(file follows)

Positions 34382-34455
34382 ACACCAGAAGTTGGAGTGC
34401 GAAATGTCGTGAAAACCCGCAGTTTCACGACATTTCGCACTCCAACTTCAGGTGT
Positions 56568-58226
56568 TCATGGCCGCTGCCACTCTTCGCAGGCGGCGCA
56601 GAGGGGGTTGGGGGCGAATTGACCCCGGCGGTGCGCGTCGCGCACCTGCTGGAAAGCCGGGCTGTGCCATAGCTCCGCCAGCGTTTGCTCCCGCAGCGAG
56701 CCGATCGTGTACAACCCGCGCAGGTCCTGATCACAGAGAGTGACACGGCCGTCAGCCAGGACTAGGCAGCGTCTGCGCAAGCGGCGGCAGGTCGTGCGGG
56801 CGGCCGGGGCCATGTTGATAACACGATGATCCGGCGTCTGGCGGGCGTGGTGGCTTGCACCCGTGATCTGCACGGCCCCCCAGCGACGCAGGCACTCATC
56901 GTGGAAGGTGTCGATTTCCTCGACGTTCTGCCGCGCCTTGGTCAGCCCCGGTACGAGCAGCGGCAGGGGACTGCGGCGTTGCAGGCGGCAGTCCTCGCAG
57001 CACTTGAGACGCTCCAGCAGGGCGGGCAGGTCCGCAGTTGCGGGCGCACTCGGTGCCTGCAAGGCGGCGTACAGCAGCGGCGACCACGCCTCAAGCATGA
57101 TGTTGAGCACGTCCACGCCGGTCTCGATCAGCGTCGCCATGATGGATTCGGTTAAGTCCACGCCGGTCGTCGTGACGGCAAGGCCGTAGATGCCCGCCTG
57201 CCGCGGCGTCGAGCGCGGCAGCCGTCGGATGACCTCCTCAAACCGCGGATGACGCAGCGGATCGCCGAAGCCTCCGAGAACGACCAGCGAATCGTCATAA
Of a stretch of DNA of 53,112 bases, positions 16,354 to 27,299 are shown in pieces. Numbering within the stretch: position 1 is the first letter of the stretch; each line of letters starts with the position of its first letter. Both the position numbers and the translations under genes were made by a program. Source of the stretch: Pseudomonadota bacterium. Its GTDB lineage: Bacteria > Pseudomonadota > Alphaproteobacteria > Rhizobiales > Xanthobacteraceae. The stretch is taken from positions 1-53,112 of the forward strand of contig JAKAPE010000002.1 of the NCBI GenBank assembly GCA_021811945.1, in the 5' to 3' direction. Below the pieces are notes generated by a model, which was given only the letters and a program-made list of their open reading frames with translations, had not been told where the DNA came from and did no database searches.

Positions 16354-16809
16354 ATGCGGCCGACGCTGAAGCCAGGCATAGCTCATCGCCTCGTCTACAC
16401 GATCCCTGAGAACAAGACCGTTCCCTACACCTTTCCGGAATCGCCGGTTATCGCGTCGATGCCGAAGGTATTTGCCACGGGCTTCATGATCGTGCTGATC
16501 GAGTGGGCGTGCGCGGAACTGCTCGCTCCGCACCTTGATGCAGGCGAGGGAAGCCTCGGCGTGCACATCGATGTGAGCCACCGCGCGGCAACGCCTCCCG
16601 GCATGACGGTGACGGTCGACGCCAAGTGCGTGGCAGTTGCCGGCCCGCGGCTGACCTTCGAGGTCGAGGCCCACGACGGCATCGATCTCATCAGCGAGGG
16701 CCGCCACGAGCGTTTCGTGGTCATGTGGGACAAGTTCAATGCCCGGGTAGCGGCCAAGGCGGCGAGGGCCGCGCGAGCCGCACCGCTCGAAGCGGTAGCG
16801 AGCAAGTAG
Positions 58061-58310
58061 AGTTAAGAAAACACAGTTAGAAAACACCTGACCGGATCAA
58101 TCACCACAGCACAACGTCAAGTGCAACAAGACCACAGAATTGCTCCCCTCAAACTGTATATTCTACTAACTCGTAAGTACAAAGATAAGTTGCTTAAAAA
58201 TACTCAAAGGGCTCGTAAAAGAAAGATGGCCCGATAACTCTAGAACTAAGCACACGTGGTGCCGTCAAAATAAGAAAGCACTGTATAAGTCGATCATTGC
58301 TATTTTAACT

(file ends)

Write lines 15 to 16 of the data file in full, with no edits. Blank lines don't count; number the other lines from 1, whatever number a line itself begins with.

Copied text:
16354 ATGCGGCCGACGCTGAAGCCAGGCATAGCTCATCGCCTCGTCTACAC
16401 GATCCCTGAGAACAAGACCGTTCCCTACACCTTTCCGGAATCGCCGGTTATCGCGTCGATGCCGAAGGTATTTGCCACGGGCTTCATGATCGTGCTGATC